In the first, Liam cradled a pretty blonde in his arms. The picture captured the woman’s reaction, a hearty laugh at whatever Liam whispered in her ear, his mouth so close to her neck. The other picture showed the same woman sprawled on a blanket, a magnolia blossom in her hair.
Brenawyn looked down at the corner of the photo for a digital date imprinted by the camera. Her mouth went dry. There had to be a mistake. The date read April 2011, more than two years after Brenawyn and Liam married.
Brenawyn covered the pictures, willing them to disappear. But now that she had seen them she had to look again, no matter how reluctantly. Almost blinded by tears, she uncovered them again to examine them and tried to determine the identity of the woman—no, she’d never seen her before. She wasn’t some friend or acquaintance of theirs; they hadn’t been taken at some innocent party or neighborhood get-together that Brenawyn could remember.
The way Liam, her husband, was looking at this blonde-haired woman was just…. Brenawyn threw the pictures in the trashcan beside the bed. I won’t even think about it. What good would it do? Rage at the possibility that Liam had an affair? Now, three years after he is gone? He never gave me any reason to doubt him. Disgusted with herself she grabbed the can and tore into the trash; finding the glossy surfaces, she stormed out to the living room to dispose of them. She found a match, lit it and touched it to the photos, and after watching the flame take hold, tossed the pictures into the empty fireplace.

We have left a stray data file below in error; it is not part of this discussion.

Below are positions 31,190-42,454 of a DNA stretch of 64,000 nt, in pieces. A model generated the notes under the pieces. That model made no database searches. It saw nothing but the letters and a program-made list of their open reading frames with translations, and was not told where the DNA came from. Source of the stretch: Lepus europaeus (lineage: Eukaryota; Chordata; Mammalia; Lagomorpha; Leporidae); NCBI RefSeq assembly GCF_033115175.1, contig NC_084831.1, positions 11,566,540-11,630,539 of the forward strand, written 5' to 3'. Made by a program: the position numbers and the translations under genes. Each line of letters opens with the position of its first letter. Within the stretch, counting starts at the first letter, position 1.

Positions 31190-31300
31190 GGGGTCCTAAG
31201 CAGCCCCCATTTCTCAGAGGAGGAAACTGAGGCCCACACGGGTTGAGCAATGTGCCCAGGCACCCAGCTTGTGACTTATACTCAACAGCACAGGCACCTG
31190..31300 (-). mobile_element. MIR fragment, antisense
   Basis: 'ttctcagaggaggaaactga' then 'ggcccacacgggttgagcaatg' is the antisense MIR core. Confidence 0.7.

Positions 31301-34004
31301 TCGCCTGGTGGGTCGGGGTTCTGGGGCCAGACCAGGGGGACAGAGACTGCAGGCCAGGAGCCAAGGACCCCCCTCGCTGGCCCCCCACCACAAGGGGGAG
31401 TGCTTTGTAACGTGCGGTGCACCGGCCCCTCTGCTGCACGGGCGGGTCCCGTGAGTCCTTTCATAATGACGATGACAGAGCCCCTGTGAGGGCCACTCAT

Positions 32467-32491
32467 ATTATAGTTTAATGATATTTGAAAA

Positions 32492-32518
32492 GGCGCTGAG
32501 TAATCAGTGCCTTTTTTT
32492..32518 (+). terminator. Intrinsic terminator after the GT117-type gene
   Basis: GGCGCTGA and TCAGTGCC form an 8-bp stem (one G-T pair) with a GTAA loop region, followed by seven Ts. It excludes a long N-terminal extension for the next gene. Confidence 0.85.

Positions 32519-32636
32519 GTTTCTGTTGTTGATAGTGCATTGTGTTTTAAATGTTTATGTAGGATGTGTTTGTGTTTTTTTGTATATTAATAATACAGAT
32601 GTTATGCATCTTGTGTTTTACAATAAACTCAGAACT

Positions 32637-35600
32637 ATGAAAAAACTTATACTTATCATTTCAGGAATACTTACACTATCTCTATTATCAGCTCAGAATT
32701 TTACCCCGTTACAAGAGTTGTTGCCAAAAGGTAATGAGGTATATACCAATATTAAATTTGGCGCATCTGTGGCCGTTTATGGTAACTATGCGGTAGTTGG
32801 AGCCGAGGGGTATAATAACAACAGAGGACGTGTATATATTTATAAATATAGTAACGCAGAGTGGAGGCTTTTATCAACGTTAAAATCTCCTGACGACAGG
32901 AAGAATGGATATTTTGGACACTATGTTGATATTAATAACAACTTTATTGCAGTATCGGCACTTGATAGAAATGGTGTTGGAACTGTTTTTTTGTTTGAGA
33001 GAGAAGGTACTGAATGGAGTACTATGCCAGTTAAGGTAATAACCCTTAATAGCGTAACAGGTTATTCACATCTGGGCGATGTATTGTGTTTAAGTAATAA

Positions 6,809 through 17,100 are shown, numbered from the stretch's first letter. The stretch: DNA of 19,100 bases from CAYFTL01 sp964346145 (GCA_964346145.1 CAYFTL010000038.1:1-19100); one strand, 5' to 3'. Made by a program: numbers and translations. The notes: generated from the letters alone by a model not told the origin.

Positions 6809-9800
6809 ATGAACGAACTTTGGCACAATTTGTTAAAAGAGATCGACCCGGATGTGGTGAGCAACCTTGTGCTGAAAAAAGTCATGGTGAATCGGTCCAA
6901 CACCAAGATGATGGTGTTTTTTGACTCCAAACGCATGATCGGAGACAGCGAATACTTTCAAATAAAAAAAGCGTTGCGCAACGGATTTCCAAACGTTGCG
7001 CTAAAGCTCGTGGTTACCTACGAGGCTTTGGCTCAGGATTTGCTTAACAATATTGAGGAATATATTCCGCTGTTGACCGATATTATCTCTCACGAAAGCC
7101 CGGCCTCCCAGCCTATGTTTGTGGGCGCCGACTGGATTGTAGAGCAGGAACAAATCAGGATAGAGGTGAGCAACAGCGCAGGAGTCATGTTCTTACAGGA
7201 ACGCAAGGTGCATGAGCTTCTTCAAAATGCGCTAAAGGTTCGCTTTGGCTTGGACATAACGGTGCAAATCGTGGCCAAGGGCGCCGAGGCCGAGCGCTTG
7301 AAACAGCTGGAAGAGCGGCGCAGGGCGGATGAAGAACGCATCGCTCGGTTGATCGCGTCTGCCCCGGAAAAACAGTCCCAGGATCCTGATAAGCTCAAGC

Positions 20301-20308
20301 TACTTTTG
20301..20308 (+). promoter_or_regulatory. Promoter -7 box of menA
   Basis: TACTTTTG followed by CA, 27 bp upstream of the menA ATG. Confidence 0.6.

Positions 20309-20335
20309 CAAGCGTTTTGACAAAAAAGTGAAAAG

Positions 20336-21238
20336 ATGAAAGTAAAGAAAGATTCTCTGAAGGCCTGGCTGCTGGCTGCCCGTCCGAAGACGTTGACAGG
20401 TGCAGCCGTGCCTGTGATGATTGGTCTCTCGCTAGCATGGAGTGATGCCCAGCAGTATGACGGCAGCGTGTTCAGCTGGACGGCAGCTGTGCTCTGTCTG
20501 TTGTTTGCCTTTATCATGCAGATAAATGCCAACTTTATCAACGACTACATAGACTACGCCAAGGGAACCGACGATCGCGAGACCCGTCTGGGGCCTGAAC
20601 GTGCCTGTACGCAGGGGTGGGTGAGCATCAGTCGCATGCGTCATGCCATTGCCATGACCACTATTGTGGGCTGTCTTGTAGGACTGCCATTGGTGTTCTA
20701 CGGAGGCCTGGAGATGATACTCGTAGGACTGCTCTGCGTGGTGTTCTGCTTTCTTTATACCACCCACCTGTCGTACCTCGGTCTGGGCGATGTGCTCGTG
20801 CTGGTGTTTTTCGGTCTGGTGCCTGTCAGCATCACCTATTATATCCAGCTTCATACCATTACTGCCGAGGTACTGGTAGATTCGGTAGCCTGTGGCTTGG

She stormed away but returned just as quickly to watch the last of the embers wink out. She stood there silently considering the incriminating, albeit circumstantial, evidence. “Ugh. Damn it!”She slammed her hand on the mantle. “Do you even know that he’s dead?”
“Is everything a’richt, a chuisle?”
She turned to find Alex sitting in the leather wing chair in the shadowed recess of the room, book on his knee.
Brenawyn’s breath hitched as she sighed. “Unpacking the last of the boxes from the house I shared with my husband.” She glanced back at the fireplace, “I found some pic … some unexpected things,” she amended.